Thirty-four years later, Frost and publisher Hyperion released his book about that night, "Game Six: Cincinnati, Boston and the 1975 World Series: The Triumph of America's Pastime."
"I just felt watching that series -- and the game in particular -- that it was the most exciting and most thrilling sporting event I had ever seen, let alone baseball game," said Frost, also the author of best sellers "The Match" and "The Greatest Game Ever Played".
"It just seemed laden with all sorts of significance above and beyond the game itself. That feeling stuck with me over time. I knew I wanted to write something about baseball, and why not try to pick the game that meant the most to me?"
Through the book's 378 pages, there are few moments before, after and during Game 6 that were beneath description.
"I wanted to really create for readers a time machine of what it was like to be in Fenway Park that night," Frost said.
Through research and interviews, Frost vividly detailed nearly every pitch and at-bat, but with the use of frequent flashbacks. He also placed every moment into context with background about the players, managers, umpires executives, media, fans and Fenway Park itself.
Fisk, Carl Yastrzemski, Johnny Bench, Pete Rose, Dwight Evans, Fred Lynn and Joe Morgan were among the superstars of the time who are featured in detail. But so are lesser-known players like Bernie Carbo, Ed Armbrister, Denny Doyle, Jack Billingham, Rico Petrocelli, umpire Larry Barnett and others.
Mixed throughout the book are anecdotes about the founding of both the Reds and Red Sox, the events that led to the first World Series in 1903, how Tom Yawkey became owner of the Red Sox, and more. It recalls a time when baseball was suffering dwindling attendance and television ratings, and a country that was still in the wake of the Watergate scandal and mired in a troubled economy.
"I wanted to find a way to weave all of it together," Frost said of the use of flashback storytelling. "Telling the story as the game progressed seemed to be the best way to do that."
Of all the people detailed in the book, no two had more pages dedicated than Reds manager Sparky Anderson and Red Sox ace starting pitcher Luis Tiant.
Frost, who watched a tape of Game 6 at the home of the Hall of Fame skipper, detailed Anderson's youth with humble beginnings as a batboy at the University of Southern California, his time as a Minor League player, and how he got his famous nickname.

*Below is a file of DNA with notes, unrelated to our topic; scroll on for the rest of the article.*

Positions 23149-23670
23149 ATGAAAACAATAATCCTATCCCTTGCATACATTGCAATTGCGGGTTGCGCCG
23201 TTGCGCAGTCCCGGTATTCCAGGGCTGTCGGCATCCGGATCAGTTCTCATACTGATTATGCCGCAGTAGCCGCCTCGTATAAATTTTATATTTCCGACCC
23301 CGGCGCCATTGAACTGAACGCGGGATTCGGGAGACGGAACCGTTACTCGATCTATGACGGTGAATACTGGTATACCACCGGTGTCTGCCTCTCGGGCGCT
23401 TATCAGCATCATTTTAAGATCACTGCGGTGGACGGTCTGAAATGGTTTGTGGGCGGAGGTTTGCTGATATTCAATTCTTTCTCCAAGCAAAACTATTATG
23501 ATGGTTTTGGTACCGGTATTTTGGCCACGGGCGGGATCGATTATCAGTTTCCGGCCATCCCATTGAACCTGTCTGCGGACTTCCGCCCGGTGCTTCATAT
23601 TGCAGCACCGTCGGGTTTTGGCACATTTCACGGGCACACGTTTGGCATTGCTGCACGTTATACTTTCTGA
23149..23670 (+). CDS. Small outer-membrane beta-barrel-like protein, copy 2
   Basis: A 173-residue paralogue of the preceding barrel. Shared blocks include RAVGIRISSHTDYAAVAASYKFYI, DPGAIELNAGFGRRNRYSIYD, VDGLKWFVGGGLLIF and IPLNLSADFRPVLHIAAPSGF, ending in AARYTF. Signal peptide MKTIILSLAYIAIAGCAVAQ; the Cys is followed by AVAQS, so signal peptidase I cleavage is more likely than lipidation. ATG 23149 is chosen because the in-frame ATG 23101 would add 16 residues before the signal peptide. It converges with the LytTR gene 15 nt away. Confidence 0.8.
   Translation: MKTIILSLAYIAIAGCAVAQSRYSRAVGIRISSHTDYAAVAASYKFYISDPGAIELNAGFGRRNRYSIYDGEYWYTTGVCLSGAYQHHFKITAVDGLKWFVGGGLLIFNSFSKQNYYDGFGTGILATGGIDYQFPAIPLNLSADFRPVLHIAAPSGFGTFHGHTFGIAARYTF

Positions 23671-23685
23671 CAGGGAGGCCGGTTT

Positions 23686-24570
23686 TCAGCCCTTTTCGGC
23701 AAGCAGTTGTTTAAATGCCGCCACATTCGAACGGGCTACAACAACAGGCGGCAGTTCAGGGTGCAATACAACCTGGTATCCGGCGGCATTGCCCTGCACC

"I actually got to sit down and watch the game with Sparky and talk through it with him and see it through his eyes," Frost said. "The more I appreciated his point of view and the way he pulled together a very talented -- but by no means united -- team when he took over and built them into a cohesive unit."
For Tiant, Frost traced his childhood growing up in Cuba as the son of a Negro League pitcher and his struggles to reach the Mexican League and big leagues. Also described was a tearful reunion with Tiant's parents, who were unable to leave Fidel Castro's Cuba for over a decade until the middle of the 1975 season.
"Once I started to talk with the guys on that team, I got a rounded picture of what it was like in that clubhouse," Frost said. "It seemed pretty clear that when Luis Tiant arrived in Boston, that's when that team pulled together. He was the guy that made it all work. "
Of course, everyone knows the outcome of the 1975 World Series. Despite Fisk's dramatic homer over the Green Monster, the Reds won Game 7 for the first of two straight World Series that solidified the Big Red Machine as one of the best teams ever.
Meanwhile, the Red Sox and their fans enhanced a reputation as long-suffering fatalists that wasn't erased until Boston won two World Series titles in the first decade of the 21st century.
What made the game, and the series, transcendent through the years?
"It was a turbulent time in the country's history. America, like America's pastime, was going through a really rough patch," Frost said. "All of a sudden this series and these two teams sort of pulled the game out of its doldrums with these remarkable contests.
"It was an extraordinary moment where baseball pulled itself together and I think lived up to the heart of its relationship and what it meant to the country. It thrilled people like it hadn't for an awfully long time."